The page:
Short articles on the Bhagavad Gita for the busy, stressed working people of today. Discusses how to live the Gita in our daily life.
[Continued from Living Bhagavad Gita: 002]
Praise in the right place is praise; praise in the wrong place is an insult. Praise at the right time is praise; praise at the wrong time is an insult.
In these opening verses of the Bhagavad Gita, Duryodhana addresses his guru Acharya Drona using the word dvijottama, a word that literally means the best of brahmanas and in common usage means a noble brahmana. Since Drona is neither the best of brahmanas nor a noble brahmana, this definitely is an insult, or at least sarcasm. Unless of course he is trying to flatter his guru, which the context shows he is not.
The definition of a brahmana handed down for thousands of years through the karna-parampara, the oral tradition, is: one who knows the Ultimate Reality, Brahman, or in other words someone who knows God: brahma janati iti brahmanah. By an extension of the definition, the term could also be used for one whose aim of life is knowing God and treads the path that leads to God realization by living a life of nivritti – of serenity, quietude, acceptance, forgiveness, patience and so on.
This is not the way Drona has been living his life, though the society in his days expected a brahmana to live such a life. Instead, he had chosen to be a teacher of the martial arts and is standing in the battlefield fully armed to fight a war and kill Duryodhana’s enemies. Though he is not the commander-in-chief of the Kaurava army yet, he would become that once Bhishma falls. That definitely is not being a noble brahmana.
The Buddha is just stating the traditional perception of who a brahmana is when he says in the Dhammapada:
One who has laid down the rod
In dealing with beings, moving or still,
Who neither kills nor causes to kill,
Him I call a brahmin. [James Carter translation]
Whoever endures abuse, assault, and imprisonment
And who has forbearance as one’s strength,
As one’s mighty army,
I call a brahmin. [Jack Kornfield translation]
Forget about being a dwijottama, Drona is hardly a dwija at all, unless you go by birth alone, though even then you are expected to live a certain lifestyle which Drona has given up a long time ago. Some of the basic virtues by which a brahmana lives are lack of vengefulness, forgiveness, great self mastery, endurance and so on.
Consciously or unconsciously, Duryodhana is just adding another insult to the list of insults he heaps upon his guru in these opening verses. And by doing that, he is not promoting his cause in any way. The only way to understand his behavior is by assuming he has temporarily lost mastery over himself and his actions are not emerging from his conscious self but from his unconscious, as it happens with all of us in our moments of great fear or stress.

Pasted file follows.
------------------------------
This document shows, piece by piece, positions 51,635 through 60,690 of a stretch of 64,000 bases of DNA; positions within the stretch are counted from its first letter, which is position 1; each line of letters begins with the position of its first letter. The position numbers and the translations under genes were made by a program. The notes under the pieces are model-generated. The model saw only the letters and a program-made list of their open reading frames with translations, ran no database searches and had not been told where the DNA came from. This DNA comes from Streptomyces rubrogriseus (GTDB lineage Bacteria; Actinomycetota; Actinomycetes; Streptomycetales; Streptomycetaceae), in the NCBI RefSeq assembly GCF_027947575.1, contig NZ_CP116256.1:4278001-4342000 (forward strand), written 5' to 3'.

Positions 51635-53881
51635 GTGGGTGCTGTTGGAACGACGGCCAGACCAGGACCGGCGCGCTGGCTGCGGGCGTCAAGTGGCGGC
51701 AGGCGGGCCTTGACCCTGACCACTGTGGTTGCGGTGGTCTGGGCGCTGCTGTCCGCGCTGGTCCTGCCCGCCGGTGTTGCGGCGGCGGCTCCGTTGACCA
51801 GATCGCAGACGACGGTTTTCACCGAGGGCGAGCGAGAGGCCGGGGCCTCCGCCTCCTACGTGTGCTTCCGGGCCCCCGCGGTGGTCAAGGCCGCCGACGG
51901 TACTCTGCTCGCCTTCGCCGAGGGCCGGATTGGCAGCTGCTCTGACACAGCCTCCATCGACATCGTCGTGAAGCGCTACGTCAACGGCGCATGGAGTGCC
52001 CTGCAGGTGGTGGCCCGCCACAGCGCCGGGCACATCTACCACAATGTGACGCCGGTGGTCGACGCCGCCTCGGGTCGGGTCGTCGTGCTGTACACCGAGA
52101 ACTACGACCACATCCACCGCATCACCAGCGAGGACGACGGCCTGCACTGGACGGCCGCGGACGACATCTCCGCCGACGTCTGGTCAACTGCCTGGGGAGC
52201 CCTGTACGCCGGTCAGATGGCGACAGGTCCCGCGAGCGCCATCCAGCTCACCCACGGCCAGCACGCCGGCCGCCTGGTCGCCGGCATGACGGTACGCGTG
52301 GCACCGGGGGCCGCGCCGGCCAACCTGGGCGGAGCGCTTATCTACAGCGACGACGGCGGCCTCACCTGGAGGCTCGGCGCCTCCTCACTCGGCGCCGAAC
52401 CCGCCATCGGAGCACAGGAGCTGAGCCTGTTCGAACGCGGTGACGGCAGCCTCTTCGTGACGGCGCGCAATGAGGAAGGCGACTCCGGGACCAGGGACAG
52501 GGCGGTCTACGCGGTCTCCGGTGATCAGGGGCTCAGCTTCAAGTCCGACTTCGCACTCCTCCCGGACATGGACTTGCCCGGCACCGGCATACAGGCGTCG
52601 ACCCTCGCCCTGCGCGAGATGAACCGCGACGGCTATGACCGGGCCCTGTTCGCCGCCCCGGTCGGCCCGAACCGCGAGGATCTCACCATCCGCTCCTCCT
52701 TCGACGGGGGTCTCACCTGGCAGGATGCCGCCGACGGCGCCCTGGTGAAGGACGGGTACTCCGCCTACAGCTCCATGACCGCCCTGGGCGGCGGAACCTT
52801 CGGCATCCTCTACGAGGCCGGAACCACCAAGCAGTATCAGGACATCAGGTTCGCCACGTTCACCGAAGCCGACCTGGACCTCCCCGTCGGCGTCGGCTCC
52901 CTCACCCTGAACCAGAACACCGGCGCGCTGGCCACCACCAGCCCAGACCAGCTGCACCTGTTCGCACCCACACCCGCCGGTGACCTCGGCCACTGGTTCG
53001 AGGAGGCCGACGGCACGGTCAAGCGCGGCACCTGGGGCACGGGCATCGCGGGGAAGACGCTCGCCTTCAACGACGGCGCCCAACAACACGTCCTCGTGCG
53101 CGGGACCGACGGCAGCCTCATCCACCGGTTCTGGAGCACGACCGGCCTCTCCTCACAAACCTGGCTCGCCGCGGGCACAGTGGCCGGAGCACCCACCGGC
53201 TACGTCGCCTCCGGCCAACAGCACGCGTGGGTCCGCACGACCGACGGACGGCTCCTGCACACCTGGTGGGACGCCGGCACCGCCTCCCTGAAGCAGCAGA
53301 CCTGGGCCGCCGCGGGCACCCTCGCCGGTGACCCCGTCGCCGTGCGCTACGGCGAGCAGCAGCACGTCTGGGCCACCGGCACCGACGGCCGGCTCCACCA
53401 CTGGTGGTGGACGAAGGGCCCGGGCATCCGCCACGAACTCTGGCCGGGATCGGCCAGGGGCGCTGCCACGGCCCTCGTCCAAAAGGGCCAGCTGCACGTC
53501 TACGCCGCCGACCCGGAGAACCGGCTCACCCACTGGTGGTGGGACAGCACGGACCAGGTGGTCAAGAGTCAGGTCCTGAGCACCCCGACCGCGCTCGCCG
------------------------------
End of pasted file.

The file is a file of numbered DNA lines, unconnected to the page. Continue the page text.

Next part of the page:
Duryodhana here demonstrates complete lack of emotional intelligence. He is not in touch with his own inner feelings and naturally has no mastery over these feelings. He has got into such situations numerous times in the past too, thus incurring the curse of rishis and the anger of his elders.
The Kuru prince has throughout his life been a slave to his emotions, something no leader can afford to become, either in earlier times or today. Atma jeyah sada rajna – one should always be a master of oneself, says the Mahabharata, discussing one of the first principles of leadership. And self mastery means mastery over one’s body, one’s senses and one’s mind. It includes mastery over the six enemies of man – kama, krodha, lobha, moha, mada and matsarya – lust, anger, greed, delusion, pride and intolerance..This is particularly true of a man in a leadership position, because he is responsible not only for himself but for others, sometimes tens of thousands of others, as in the case of an ancient king or the head of a modern corporate house, or the captain of a team of let’s say mountaineers, sportsmen, explorers, or whoever else. One of the most striking examples of a sportsman losing mastery over himself and suffering great loss for himself, his team and his nation in modern times is that of the great Zinedine Zidane in the 2006 Football World Cup final in Berlin.
Why has Duryodhana lost mastery over himself? What could be the reason? Let’s look at his words to his guru Drona once again before we proceed further.
Among other things he tells the Acharya his own army is aparyapta and that of the Pandavas is paryapta. His words here are traditionally interpreted in two different ways. One, to mean his army is boundless and that of the Pandavas is limited. And two, just the opposite: his army is not sufficient to meet the challenge, and that of the Pandavas is adequate.
In my previous discussion [Living Bhagavad Gita: Short Essays 002], I had followed the first traditional interpretation of his words. Let’s now give his words the second meaning: that he feels his army is inadequate whereas that of the Pandavas is sufficient. Why does he say such a demoralizing thing when he and his people are standing in the battlefield ready to begin the war?
Well, Duryodhana has just counted the major warriors on both sides. While on the Pandava side he mentions several mighty warriors, he mentions only a few on his own side. Surprisingly he misses even such powerful warriors on his side as his brother Dusshasana, Bhurishava and Shalya, each one of whom is a truly mighty warrior, each capable of commanding large armies and causing great harm to the enemies. Shalya has in fact joined his side with an entire akshauhini of army and would eventually become the commander-in-chief of all Duryodhana’s forces after the death of Karna!
And he mentions Karna – who is not present on the spot to fight the war, has vowed not to enter the war field so long as Bhishma stands!
Has the presence of so many mighty warriors on the enemy side confused him? Has it made him doubt his chances of victory, lose his confidence?
A short while before the war was finally decided upon, Duryodhana was absolutely sure of his victory. When Krishna had gone to the Kuru assembly and negotiated peace, the language Duryodhana used throughout was the language of power. Every time Krshna would suggest a way to end the conflict and find peace, Duryodhana would ask: But who is more powerful, they or us? But all on a sudden, his sense of his own power, his army’s power, seems to have deserted him. What could be the reason?